Cybersecurity: Federal Response to SolarWinds and Microsoft Exchange Incidents
This report describes the federal response to 2 high-profile cybersecurity incidents that affected the U.S. government. The Russian Foreign Intelligence Service hacked SolarWinds network management software, which is widely used in the U.S. government. Also, Chinese government affiliates likely exploited a vulnerability in the Microsoft Exchange Server, according to the White House.
Federal agencies worked with each other and industry after these incidents. Agencies received emergency directives on how to respond and more.
Information Security is on our High Risk List. As of Nov. 2021, about 900 of our cybersecurity recommendations remain open.
What GAO Found
Beginning as early as January 2019, a threat actor breached the computing networks at SolarWinds—a Texas-based network management software company, according to the company's Chief Executive Officer. The federal government later confirmed the threat actor to be the Russian Foreign Intelligence Service. Since the company's software, SolarWinds Orion, was widely used in the federal government to monitor network activity and manage network devices on federal systems, this incident allowed the threat actor to breach several federal agencies' networks that used the software (see figure 1).
Figure 1: Analysis of How a Threat Actor Exploited SolarWinds Orion Software
While the response and investigation into the SolarWinds breach were still ongoing, Microsoft reported in March 2021 the exploitation or misuse of vulnerabilities used to gain access to several versions of Microsoft Exchange Server. This included versions that federal agencies hosted and used on their premises. According to a White House statement, based on a high degree of confidence, malicious cyber actors affiliated with the People's Republic of China's Ministry of State Security conducted operations utilizing these Microsoft Exchange vulnerabilities. The vulnerabilities initially allowed threat actors to make authenticated connections to Microsoft Exchange Servers from unauthorized external sources. Once the threat actor made a connection, the actor then could leverage other vulnerabilities to escalate account privileges and install web shells that enabled the actor to remotely access a Microsoft Exchange Server. This in turn allowed for persistent malicious operations even after the vulnerabilities were patched (see figure 2).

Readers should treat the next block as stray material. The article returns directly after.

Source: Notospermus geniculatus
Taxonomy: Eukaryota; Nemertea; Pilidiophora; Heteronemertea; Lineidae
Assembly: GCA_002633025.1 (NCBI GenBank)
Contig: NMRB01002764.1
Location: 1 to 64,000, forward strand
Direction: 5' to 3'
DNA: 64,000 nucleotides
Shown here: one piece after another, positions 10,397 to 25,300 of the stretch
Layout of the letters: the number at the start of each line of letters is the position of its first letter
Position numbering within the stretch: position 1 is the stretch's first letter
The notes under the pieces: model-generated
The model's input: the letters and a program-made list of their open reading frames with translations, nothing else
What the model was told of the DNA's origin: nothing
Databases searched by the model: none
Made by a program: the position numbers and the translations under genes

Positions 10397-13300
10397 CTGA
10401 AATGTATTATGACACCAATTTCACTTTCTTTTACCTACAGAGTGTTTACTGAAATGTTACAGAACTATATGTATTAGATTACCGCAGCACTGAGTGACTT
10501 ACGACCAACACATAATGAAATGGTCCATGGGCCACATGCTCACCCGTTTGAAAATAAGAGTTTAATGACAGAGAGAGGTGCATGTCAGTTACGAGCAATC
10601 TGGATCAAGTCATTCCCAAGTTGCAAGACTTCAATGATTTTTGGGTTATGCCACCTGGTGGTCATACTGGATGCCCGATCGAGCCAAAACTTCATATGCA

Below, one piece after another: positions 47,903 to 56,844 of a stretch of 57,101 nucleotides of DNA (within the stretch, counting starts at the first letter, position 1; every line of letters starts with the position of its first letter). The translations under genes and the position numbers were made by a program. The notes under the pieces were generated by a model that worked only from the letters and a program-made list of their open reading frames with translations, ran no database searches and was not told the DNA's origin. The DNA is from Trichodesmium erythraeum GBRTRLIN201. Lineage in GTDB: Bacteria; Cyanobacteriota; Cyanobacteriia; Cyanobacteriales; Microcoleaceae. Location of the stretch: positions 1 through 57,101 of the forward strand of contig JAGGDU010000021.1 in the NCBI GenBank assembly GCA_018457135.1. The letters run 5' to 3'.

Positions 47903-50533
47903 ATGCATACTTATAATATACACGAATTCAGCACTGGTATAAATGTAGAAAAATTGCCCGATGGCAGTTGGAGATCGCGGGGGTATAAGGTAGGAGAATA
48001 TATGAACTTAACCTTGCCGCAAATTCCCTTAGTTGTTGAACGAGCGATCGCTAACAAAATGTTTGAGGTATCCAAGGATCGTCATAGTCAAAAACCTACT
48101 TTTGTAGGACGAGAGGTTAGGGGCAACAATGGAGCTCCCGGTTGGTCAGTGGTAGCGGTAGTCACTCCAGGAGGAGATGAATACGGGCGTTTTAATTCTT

Figure 2: Analysis of How Threat Actors Exploited Microsoft Exchange Server Vulnerabilities
Federal agencies took several steps to coordinate and respond to the SolarWinds and Microsoft Exchange incidents including forming two Cyber Unified Coordination Groups (UCG), one for the SolarWinds incident and one for the Microsoft Exchange incident. Both UCGs consisted of the Cybersecurity and Infrastructure Security Agency (CISA), Federal Bureau of Investigation (FBI), and the Office of the Director of National Intelligence (ODNI), with support from the National Security Agency (NSA). According to UCG agencies, the Microsoft Exchange UCG also integrated several private sector partners in a more robust manner than their involvement in past UCGs.
CISA issued emergency directives to inform federal agencies of the vulnerabilities and describe what actions to take in response to the incidents. To aid agencies in conducting their own investigations and securing their networks, UCG agencies also provided guidance through advisories, alerts, and tools. For example, the Department of Homeland Security (DHS), including CISA, the FBI, and NSA released advisories for each incident providing information on the threat actor's cyber tools, targets, techniques, and capabilities. CISA and certain agencies affected by the incidents have taken steps and continue to work together to respond to the SolarWinds incident. Agencies have completed steps to respond to the Microsoft Exchange incident.